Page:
Site icon ORDO News

Hubble peers through the mysterious shells of this giant elliptical galaxy

Hubble peers through the mysterious shells of this giant elliptical galaxy 1

(ORDO NEWS) — Look at the latest image provided by the Hubble Space Telescope. It depicts a huge elliptical galaxy called NGC 474, which lies about 100 million light-years away.

In size, it is about two and a half times the size of our Milky Way galaxy, it is a real giant. Note its strange structure – mostly featureless and almost round, but with layered shells wrapped around a central core.

Astronomers want to know what led to the formation of these shells. Perhaps the answer lies in what this galaxy represents: a vision of the future of the Milky Way and the Andromeda galaxy.

The Fate of the Milky Way: When Galaxies Collide!

Galaxies change over time. More than 13 billion years ago, the first of them were small pieces of matter. They merged, forming ever larger structures. This process of mergers and acquisitions continues to this day.

It affects the “look” of the galaxy and diversifies its stellar population. Our own Milky Way is part of this process. He is currently cannibalizing the Sagittarius dwarf galaxy.

It has also merged or swallowed up between 5 and 11 smaller galaxies during its lifetime.

Astronomers already know that the Milky Way will continue to participate in the process of merging galaxies.

In about 4.5-5 billion years, it will begin to merge with the neighboring Andromeda galaxy (M31). Of course, over time, M31 will move much closer to us.

As an added bonus, the galaxy Triangulum (M33) may take part in this galactic dance.

For those who follow such events, this will happen around the time the Sun runs out of hydrogen in the core and begins to turn into a red giant. So it will be an interesting time. Mark your calendars.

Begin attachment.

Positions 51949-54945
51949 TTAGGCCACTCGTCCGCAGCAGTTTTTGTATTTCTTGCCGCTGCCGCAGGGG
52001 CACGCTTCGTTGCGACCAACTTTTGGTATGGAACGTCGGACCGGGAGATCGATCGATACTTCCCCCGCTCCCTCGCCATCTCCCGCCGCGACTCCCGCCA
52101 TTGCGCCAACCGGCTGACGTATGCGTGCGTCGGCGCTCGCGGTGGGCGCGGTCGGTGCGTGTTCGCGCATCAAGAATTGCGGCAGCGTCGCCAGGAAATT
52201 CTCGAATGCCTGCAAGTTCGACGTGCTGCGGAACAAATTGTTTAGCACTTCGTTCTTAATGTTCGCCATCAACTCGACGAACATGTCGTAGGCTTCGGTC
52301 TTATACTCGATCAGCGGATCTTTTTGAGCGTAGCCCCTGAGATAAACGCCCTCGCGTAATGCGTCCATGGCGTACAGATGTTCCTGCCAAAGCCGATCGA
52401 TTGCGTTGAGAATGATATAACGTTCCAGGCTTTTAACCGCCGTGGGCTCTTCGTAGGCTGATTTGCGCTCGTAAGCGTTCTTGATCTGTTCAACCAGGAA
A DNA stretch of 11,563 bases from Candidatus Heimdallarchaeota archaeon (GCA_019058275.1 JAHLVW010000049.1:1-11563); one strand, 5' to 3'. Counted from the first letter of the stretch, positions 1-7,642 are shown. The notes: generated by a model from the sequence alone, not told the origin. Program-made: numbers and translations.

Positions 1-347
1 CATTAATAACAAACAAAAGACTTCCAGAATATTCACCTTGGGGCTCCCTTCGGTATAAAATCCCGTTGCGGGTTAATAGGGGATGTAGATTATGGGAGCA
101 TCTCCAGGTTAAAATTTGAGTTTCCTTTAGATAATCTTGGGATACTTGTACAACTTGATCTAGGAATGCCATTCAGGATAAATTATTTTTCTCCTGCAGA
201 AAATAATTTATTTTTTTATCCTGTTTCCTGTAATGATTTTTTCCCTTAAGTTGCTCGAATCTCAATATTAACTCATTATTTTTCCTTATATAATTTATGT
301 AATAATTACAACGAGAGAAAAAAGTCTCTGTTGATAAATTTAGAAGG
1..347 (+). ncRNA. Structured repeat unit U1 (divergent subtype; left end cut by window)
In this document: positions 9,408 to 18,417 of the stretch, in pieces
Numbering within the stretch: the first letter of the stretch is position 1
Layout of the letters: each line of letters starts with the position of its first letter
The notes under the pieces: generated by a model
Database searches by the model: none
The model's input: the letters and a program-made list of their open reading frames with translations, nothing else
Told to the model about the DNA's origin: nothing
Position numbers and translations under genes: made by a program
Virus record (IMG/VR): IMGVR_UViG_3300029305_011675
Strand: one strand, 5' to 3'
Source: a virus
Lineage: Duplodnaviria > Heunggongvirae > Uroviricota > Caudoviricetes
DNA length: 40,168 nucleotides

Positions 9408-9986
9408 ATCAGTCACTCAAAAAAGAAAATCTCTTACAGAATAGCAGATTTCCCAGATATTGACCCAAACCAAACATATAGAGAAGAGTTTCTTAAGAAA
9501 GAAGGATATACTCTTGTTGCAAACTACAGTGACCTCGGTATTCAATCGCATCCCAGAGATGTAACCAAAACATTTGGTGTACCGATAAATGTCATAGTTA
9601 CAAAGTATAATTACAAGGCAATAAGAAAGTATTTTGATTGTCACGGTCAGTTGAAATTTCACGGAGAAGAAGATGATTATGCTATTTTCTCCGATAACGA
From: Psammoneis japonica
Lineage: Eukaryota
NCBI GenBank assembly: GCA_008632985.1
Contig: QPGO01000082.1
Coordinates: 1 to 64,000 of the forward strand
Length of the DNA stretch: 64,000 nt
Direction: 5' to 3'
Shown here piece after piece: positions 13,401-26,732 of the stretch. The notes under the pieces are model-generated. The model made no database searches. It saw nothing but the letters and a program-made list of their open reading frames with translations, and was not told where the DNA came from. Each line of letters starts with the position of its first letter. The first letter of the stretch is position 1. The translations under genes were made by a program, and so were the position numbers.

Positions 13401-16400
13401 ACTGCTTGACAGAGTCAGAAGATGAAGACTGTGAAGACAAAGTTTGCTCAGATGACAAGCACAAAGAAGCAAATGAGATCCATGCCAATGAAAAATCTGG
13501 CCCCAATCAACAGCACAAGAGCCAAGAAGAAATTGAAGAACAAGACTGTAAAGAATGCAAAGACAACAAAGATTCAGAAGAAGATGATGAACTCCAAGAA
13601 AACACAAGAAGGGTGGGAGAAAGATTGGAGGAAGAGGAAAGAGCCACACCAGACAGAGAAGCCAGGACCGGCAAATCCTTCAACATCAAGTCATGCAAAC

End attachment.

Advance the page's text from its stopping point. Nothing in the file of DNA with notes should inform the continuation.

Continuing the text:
NGC 474 predicts the future of the Milky Way

NASA, ESA and D. Carter/Liverpool John Moores University; image processing: G. Kober/NASA Goddard/Catholic University of America

NGC 474 is very similar to what astronomers think the Milky Way and Andromeda will look like after their merger. They will no longer be two beautiful spirals. Instead, their gravitational interaction will result in the formation of an almost featureless elliptical galaxy.

How will it happen? As two galaxies approach each other, the strong gravity of each will distort their shapes. Giant streams of gas and dust will be pulled out of every galaxy. Central shells of matter may even form, as in NGC 474.

In addition to all this activity, there is another sign of merger: stellar flare nodes. These are the places where stars form after a merger.

The activity pushes clouds of gas and dust towards each other, eventually giving rise to many hot, young stars. This will continue as long as there is enough material in the star formation nursery.

Eventually, the burst of star birth will slow down and stop. As a result, the new galaxy will take on a rather boring elliptical shape.

Here’s what, in a nutshell, happened to NGC 474. And so is the fate of Milkdromeda: a (probably) faceless elliptical that was once two beautiful spiral galaxies.

Explanation of these shells in NGC 474

In the case of NGC 474, astronomers have several theories about why it has these strange shells. One of them is that billions of years ago it interacted with another galaxy. This led to the formation of shells in a process similar to throwing a stone into a pond and watching the ripples radiate from it.

NGC 474 is not the only galaxy with shells resulting from a collision. Approximately 10 percent of all elliptical stars have such features. This may be a clue to the history of their formation and merger, which astronomers will be studying.

There is another interesting point about these shell galaxies. While most elliptical galaxies are found in clusters, these strange orbs occupy relatively empty regions of space.

Perhaps they could become cannibals for neighboring galaxies and thus cleanse their neighborhoods from galactic competition.

Other theories about NGC 474

DES/DOE/Fermilab/NCSA & CTIO/NOIRLab/NSF/AURA Acknowledgments: Image Processing: DES, Jen Miller (Gemini Observatory/NSF’s NOIRLab), Travis Rector (University of Alaska Anchorage), Mahdi Zamani, and Davide de Martin

It is also possible that NGC 474 is taking gas from neighboring NGC 470.

Another idea is that the shells could be caused by a collision with a very gas-rich galaxy. Not only did they meet once, but they had a second encounter that led to their final merger.

The shells are evidence that the galaxy merged long ago. In the Hubble image, you can see in more detail the central region and these mysterious shells.


Contact us:

Our Standards, Terms of Use: Standard Terms And Conditions.

Exit mobile version